This Is AuburnElectronic Theses and Dissertations

Characterizing the genetic and morphological responses to a changing environment in Strongylocentrotus purpuratus




Wilkins, Emily

Type of Degree

Master's Thesis


Biological Sciences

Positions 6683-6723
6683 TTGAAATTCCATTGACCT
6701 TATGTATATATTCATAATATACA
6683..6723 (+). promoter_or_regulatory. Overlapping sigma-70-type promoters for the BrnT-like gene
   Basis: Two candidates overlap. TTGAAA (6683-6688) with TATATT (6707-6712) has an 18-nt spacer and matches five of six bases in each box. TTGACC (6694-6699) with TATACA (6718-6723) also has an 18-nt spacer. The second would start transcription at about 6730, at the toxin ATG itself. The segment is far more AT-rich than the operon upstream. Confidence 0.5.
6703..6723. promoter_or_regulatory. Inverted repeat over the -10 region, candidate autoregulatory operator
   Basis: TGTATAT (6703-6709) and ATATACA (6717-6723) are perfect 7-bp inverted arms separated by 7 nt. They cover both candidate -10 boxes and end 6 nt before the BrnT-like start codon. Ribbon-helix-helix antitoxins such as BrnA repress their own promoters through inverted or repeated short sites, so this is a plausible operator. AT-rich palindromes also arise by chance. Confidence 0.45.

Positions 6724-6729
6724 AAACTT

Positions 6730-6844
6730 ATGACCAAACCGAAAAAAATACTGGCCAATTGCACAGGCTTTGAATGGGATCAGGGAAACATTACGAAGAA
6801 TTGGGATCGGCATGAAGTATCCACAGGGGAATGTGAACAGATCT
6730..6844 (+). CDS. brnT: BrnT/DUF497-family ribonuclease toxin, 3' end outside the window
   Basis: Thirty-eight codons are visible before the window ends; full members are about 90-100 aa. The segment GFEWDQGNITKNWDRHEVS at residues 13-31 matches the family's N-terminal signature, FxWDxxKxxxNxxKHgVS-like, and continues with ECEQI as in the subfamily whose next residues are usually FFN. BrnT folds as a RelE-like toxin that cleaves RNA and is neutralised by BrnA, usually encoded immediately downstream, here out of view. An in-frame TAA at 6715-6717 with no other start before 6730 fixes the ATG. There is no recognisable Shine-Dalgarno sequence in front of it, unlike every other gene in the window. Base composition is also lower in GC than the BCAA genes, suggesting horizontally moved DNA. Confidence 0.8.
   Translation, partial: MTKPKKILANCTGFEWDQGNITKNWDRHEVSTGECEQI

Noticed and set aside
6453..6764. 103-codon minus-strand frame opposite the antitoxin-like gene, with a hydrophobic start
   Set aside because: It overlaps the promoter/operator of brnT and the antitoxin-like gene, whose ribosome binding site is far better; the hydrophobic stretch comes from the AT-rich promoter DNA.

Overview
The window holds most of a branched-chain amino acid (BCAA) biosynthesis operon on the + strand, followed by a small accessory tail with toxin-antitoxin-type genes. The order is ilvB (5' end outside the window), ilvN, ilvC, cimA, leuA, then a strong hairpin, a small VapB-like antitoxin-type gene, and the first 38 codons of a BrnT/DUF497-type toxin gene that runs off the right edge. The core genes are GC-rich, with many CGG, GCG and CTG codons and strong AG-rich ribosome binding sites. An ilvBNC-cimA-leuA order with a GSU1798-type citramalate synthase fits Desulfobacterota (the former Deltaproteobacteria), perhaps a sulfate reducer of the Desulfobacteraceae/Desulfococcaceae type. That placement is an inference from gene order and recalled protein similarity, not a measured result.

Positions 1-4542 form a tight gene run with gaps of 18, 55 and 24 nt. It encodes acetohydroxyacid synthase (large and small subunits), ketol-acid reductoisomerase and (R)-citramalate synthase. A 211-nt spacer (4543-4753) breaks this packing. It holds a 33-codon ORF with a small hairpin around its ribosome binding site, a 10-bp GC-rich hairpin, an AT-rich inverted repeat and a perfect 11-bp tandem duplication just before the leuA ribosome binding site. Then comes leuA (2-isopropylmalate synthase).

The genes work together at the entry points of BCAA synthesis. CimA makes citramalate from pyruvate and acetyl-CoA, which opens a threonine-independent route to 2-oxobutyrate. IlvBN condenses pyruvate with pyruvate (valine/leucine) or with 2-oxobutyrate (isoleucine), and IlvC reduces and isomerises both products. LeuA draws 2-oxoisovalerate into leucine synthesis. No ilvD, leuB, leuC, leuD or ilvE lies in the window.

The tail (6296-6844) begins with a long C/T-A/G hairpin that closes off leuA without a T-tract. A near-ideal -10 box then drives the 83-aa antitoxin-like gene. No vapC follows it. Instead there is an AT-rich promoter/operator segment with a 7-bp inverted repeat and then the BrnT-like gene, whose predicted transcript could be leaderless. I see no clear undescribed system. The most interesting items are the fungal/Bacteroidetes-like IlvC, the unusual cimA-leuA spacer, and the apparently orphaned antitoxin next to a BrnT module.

Anthropogenic climate change has increased the frequency and intensity of marine heatwaves which may broadly impact the health of marine invertebrates. Rising ocean temperatures lead to increases in disease prevalence in marine organisms. Thus, it is critical to understand how marine heatwaves impact the host immune response. Epigenetic modifications such as DNA methylation are a way in which organisms are able to respond to these fluctuations in environmental conditions. However, to understand how organisms utilize these epigenetic modifications in response to environmental stress, we first must identify if and how these patterns change across early life stages under ambient conditions. In Chapter 1, I assessed the role of environmental temperature on the development of larval immune cells in the purple sea urchin (Strongylocentrotus purpuratus). I found that larvae raised in elevated temperatures have more pigment cells and are slightly larger compared to those raised at ambient temperature. Further, significant variation is observed in larval phenotypes among unique genetic crosses, highlighting the importance of genotype in structuring how the immune system develops in the context of the environment. Overall, these results suggest that developmental temperature plays a role in shaping the development of the larval immune system and may adversely affect survival long-term. In Chapter 2, I identified how DNA methylation patterns vary throughout various stages of Strongylocentrotus purpuratus development, and whether genotype influences these methylation patterns, or if they are stage specific. I found both significant differences between DNA methylation patterns between developmental stage and genotype, indicating an interactive relationship between the two. Additionally, I identified differentially methylated CpG sites (DMCpG), with most sites occurring in the intergenic regions of the genome. Additionally, gene-specific DMCpGs were identified, with genes associated with molecular functions, such as genes associated with protein binding and the structural constituent of chromatin, significantly enriched. These results provide novel insights into the variation in DNA methylation profiles between genotypes and developmental stage of an important marine invertebrate. Overall, my thesis provides fundamental, however critical, insights into developmental variability and responses of Strongylocentrotus purpuratus larvae and illuminates the variation in DNA methylation patterns across critical developmental stages. Together, these results show the interplay of genotype and developmental condition on the success of Strongylocentrotus purpuratus.